There are alternatives to Caltrans Brutalist style
- Published Wednesday, June 30, 2004, in the San Francisco Chronicle
Walking bridge that soars
REVIEW: Calatrava design spans river with lighter-than-air effect
By John King
REDDING -- Some people visit Europe and return with leather boots or a
tweed cap. Philanthropists from this former timber capital returned
with a Calatrava -- and anyone in California who loves design is in
[BATN: Heinously Flash-infested official web site <http://www.calatrava.com>.
Better: <http://www.google.com/search?q=redding+calatrava> ]
It's not that the new Sundial Bridge here is Great Architecture, or a
career peak for Spanish visionary Santiago Calatrava. It isn't. But
it's a wonderfully calibrated delight -- an artistic feat of
engineering that resembles nothing around it except perhaps the angled
neck of an egret rising from the riverbank toward the sky.
In short, it stirs the imagination. That's what Calatrava sets out to
do with every project, and why he has become one of the world's most
Indeed, if there's a silver lining for Redding in the costly and
almost comical wait since Calatrava was approached by the McConnell
Foundation in 1995 to design a footbridge that would link their
planned museum to riverside trails and a new botanical garden, it's
that Calatrava has of late become something close to a media
This year he's been profiled in Time and Newsweek. He designed the
Olympic Stadium in Athens. He's working on plans for a new canal
bridge in Venice and a major transit station where the World Trade
Center once stood. Yet his only existing works in America are at the
Milwaukee Art Museum, where winglike roofs open and close -- and on
the Sacramento River in Redding.
It's as if the foundation bought futures that now are paying off.
What hasn't changed since 1995 is Calatrava's instantly recognizable
style: He's one of the few designers for whom architecture and
engineering are inseparable. Always white, and with a bare minimum of
decoration beyond steel or concrete and glass, his bridges and transit
stations slice through the air at unexpected angles, turning
infrastructure into sculpture.
Or is it the other way around?
That said, this lyrical white form isn't just a counterpoint to the
folded green and blue of the river landscape: It is a cantilevered
cable-stayed bridge with a single pylon that's 217 feet high. The
pylon leans back at a 42-degree angle to create an upward pull on 14
galvanized steel cables that, in turn, support the steel trusses and
translucent glass surface of the 700-foot span.
The result is a deft balancing act. The strength of the pylon holds
the bridge in place; the weight of the bridge keeps the pylon erect.
But what's captivating about Sundial Bridge isn't the engineering
pyrotechnics. It's how everything looks effortless, lighter than air.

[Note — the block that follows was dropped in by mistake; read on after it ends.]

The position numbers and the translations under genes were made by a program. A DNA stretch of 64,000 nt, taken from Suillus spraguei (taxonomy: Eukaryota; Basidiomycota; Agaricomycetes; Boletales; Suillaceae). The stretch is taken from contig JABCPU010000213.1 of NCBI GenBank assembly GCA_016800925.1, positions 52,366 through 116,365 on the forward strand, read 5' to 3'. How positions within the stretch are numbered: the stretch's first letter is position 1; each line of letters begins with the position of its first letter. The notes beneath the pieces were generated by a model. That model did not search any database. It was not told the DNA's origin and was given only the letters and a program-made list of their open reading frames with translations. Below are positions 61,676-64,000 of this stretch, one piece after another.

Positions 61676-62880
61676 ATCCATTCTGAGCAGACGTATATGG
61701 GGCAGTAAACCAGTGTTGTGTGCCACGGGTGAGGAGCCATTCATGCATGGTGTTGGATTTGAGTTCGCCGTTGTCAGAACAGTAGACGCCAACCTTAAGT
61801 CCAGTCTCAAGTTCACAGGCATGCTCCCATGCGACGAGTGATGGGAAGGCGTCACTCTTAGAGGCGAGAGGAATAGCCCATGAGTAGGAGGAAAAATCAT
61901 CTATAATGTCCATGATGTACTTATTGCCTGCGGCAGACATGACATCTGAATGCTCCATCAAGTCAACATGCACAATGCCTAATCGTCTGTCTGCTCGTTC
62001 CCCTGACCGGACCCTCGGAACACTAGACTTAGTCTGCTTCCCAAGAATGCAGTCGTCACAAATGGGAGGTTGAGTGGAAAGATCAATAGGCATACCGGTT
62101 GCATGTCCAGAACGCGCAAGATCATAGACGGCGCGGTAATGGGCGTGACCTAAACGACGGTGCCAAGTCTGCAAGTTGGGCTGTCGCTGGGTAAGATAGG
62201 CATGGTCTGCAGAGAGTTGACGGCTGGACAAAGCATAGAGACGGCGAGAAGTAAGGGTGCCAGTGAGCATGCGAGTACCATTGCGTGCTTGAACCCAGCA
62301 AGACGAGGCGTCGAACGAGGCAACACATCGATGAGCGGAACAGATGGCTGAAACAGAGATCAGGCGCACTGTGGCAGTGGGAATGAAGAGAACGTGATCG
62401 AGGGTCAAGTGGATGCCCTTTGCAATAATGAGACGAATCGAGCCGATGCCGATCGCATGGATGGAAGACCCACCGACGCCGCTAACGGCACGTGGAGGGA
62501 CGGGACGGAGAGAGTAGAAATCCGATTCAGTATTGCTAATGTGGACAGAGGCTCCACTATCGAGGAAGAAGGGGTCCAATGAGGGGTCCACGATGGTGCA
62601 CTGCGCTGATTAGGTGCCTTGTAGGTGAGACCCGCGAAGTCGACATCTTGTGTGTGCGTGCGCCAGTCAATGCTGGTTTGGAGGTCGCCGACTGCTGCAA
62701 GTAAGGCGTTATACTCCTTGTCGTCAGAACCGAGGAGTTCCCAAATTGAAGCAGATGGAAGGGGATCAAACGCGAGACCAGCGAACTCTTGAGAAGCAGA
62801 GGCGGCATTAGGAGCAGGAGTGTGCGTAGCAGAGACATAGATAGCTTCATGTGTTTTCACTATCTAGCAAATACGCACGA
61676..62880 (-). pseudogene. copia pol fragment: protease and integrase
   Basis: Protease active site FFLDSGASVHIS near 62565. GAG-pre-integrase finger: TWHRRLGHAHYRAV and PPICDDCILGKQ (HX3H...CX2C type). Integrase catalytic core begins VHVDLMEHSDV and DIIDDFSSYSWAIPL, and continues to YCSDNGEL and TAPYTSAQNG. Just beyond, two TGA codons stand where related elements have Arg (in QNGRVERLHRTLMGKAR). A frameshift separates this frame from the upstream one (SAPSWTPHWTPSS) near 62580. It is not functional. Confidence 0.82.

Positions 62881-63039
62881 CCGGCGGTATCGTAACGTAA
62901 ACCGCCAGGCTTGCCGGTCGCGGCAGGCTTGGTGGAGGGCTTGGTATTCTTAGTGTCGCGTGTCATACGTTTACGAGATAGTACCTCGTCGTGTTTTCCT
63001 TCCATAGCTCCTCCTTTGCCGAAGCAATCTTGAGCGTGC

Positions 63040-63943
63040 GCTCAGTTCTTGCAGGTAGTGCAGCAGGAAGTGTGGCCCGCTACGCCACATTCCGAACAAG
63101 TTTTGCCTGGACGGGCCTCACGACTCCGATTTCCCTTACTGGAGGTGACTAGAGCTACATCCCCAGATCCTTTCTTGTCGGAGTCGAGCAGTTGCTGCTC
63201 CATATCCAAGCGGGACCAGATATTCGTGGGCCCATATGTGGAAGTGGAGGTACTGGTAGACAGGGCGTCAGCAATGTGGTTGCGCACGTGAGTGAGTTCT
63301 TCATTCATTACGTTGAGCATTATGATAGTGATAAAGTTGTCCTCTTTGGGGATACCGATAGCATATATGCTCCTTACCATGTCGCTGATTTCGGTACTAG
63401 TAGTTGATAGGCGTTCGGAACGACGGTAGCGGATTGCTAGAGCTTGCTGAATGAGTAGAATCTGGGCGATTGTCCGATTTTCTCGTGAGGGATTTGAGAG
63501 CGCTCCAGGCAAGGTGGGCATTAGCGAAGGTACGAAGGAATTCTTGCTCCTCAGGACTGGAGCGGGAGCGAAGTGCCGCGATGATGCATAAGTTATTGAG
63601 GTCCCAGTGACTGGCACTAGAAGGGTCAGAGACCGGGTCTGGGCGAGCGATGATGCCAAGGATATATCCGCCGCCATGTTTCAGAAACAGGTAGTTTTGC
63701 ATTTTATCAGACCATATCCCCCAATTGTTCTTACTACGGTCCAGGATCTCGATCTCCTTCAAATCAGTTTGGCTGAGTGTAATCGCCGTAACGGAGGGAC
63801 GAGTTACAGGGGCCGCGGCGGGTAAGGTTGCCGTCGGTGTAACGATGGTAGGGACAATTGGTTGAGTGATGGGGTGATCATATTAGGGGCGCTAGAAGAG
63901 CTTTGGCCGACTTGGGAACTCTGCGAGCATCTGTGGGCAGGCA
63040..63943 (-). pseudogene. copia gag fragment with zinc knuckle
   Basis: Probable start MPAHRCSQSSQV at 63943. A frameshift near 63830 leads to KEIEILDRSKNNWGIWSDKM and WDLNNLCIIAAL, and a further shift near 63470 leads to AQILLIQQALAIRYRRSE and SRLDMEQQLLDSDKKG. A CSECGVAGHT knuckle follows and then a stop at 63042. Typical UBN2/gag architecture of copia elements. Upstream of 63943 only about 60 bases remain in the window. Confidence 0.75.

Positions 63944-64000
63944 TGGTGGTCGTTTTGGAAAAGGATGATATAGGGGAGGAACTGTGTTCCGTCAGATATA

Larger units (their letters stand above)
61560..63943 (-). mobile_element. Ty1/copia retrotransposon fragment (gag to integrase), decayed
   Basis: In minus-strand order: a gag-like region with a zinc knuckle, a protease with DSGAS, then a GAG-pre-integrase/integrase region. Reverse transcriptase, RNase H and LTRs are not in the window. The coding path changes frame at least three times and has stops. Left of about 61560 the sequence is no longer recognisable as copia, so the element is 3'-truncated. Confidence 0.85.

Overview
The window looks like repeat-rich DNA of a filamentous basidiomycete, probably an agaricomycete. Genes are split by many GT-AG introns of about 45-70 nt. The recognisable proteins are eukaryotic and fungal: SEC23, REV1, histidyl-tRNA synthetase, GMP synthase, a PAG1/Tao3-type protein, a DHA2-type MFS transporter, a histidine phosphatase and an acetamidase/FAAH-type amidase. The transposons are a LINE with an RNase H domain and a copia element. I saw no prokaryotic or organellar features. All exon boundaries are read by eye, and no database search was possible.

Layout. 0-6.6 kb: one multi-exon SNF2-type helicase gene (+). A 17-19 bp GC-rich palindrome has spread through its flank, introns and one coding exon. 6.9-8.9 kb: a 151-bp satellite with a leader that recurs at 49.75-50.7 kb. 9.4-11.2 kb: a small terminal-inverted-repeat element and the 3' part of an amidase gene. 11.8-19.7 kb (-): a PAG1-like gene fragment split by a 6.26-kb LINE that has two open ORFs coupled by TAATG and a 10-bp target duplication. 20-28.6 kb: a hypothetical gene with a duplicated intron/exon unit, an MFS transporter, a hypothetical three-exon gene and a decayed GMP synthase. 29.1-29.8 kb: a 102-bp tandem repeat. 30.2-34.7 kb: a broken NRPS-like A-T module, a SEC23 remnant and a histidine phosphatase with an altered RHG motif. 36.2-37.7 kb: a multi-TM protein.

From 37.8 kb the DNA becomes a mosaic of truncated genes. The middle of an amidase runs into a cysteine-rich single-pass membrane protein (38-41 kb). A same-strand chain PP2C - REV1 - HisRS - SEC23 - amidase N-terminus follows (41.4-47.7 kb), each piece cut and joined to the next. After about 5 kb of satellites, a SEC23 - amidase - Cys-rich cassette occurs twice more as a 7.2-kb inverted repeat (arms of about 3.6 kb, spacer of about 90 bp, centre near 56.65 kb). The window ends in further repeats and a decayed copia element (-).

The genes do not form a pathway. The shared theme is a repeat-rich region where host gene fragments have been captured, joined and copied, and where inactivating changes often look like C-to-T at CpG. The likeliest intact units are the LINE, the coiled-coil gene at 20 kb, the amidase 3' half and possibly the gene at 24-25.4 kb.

For instance, you don't see the engineering calculations that direct
most of the pylon's weight onto a single ball bearing that's hidden
inside the base of the pylon, resting in a bowl fused to a concrete
foundation that sinks 45 feet into the ground.
Nor will you think about how that concrete foundation frames a small
plaza underneath the broad base of the pylon. What you'll appreciate
is the shift in scale from the drama above to the intimacy below. Yet
this snug plaza also offers unique views upward -- the pylon narrows
from a 105-foot-wide base to a 5-foot-wide tip and it's hollow, so the
interior glows with natural light.
Another nice touch in the plaza is that the concrete walls are covered
by broken white tiles imported from Spain. They're an unexpectedly
delicate touch that creates an icy cool sheen even in the thick summer
heat of Redding, where triple-digit days are almost as commonplace as
the hum of traffic on nearby Interstate 5.
For all the hype that surrounds the Redding project, the result isn't
profoundly different from many of the bridges that Calatrava has
designed in Europe. Other footbridges of his rely on a single pylon,
for instance, or let pedestrians amble on the same sort of translucent
In a telephone interview this week, Calatrava said that a bridge has
"few variants -- a beam or an arc, up above or down below, cable-stay
or suspension. But a bridge has its essence." Here, he said, the
essence was "the opportunity to do something ecologically and
He's right: The Sundial Bridge is uniquely rural for this urban
architect. But it is not some indigenous design that emerged
naturally from the surroundings. It is a Calatrava -- as surely as if
he had spray-painted his signature onto the pylon.
Ultimately, the structure in Northern California that the Sundial
Bridge relates to most is one that seemingly could not be more
different: the Conservatory of Flowers in Golden Gate Park.
That billowy glass relic of Victorian excess looks nothing like
Calatrava's taut pylon, but each is a pure act of architectural
whimsy. There's no practical reason for their existence, or at least
their exuberance. So what? They give you a smile just to look at
That's why a triumph like the Sundial Bridge should be heeded in other
communities. Look past the unusual circumstances of its creation.
What remains is the core reason that the bridge exists: People wanted
to make the place they love a little better. And that should be the
goal of every community as it grows.
E-mail John King at jking@...